The question of suicide.
Listen To You Tell Me Texas Friday 6/15/18
I am hesitant to go where I’m going. I am doing so despite such misgiving because I believe that the questions I’m about to pose are worth asking.
The subject is suicide – brought to the fore by the recent back-to-back suicides of designer Kate Spade and celebrity chef Anthony Bourdain. These two are germane to this discussion only to the extent that their deaths remind us that suicide is on the rise — up 30 percent since 1999. For persons under age 35, suicide is now the number two cause of death behind accidental injury. High school counselors today are now trained to look for behaviors in high school kids that might signal a risk of suicide. Such was unthinkable in my day.
Suicide is every bit as complicated as it is tragic. I have no answers. But I do have questions.
Why do we, in the wealthiest, healthiest, most prosperous society in history see so many of our fellow humans driven to such despair as to take their own lives? Has anyone done any research on the correlation between the increase in suicide and the concurrent decline in church and synagogue attendance? Has anyone taken the trouble to examine the religious beliefs and practices of suicide victims and tabulate that data against the population as a whole? That’s a long way of asking, are suicide victims more likely or less likely to be persons of active religious faith?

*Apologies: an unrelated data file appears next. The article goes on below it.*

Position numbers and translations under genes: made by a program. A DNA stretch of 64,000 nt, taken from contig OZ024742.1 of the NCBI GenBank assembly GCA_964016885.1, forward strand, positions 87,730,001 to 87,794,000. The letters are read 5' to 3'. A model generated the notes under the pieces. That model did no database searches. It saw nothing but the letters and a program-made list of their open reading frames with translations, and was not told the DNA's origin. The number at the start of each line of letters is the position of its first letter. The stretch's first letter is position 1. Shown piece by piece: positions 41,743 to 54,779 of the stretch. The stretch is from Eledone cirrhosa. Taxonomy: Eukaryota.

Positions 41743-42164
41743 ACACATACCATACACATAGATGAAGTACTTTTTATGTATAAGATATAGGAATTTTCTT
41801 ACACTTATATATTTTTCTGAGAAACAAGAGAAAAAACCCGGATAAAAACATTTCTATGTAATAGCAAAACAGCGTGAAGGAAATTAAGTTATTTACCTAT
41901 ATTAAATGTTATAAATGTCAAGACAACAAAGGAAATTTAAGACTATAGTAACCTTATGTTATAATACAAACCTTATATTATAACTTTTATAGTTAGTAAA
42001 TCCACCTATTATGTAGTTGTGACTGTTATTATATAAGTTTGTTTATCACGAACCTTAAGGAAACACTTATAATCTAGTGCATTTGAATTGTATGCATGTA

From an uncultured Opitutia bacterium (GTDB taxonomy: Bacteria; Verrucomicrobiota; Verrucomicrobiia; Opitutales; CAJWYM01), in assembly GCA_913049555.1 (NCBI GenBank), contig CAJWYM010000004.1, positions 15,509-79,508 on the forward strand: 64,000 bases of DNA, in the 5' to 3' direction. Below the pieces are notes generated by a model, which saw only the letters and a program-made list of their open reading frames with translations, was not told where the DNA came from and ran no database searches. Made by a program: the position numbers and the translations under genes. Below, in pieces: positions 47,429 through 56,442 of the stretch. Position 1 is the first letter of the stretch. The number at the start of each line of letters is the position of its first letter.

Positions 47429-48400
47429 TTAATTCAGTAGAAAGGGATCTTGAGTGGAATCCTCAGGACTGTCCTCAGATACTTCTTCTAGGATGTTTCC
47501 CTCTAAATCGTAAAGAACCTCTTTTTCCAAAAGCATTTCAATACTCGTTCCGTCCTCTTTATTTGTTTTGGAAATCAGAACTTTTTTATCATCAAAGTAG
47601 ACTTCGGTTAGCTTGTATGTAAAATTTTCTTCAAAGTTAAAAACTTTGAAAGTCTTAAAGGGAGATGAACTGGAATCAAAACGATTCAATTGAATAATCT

Is it possible that the communal worship of God that used to begin in childhood for the vast majority of American kids provided a kind of “vaccination” against suicide?
That proposition seems reasonable to me. I was taught from childhood that the God of the Jewish and Christian Bible is a loving Father. I, and all the kids I grew up with, were taught that our Heavenly Father cares for us and watches over us and either shields us from suffering or gives us strength to bear it. We were taught that whatever trials, heartaches and troubles come our way, it’s going to work out in the end.
I grew up believing that. I still believe it even though I can’t prove it. That’s why it’s called ‘faith.’
Many, particularly those on the Left, dismiss religious faith as nothing more than ignorant superstition. So just for discussion, let’s give them the benefit of the doubt. Let’s say they’re right – that belief in a loving, caring, fatherly God is all humbug.
It seems nevertheless to be useful humbug. If belief, even misplaced belief, in a merciful God keeps overwhelming despair at bay, how is that belief a bad thing? If faith shines light into otherwise impenetrable darkness – and saves a life – how is that faith anything but ineffably good?
When you see increasing numbers of apparently prosperous people taking their own lives, you have to believe that something or things have gone terribly wrong. It’s worth asking if a declining faith in the God of our fathers might be one of those things.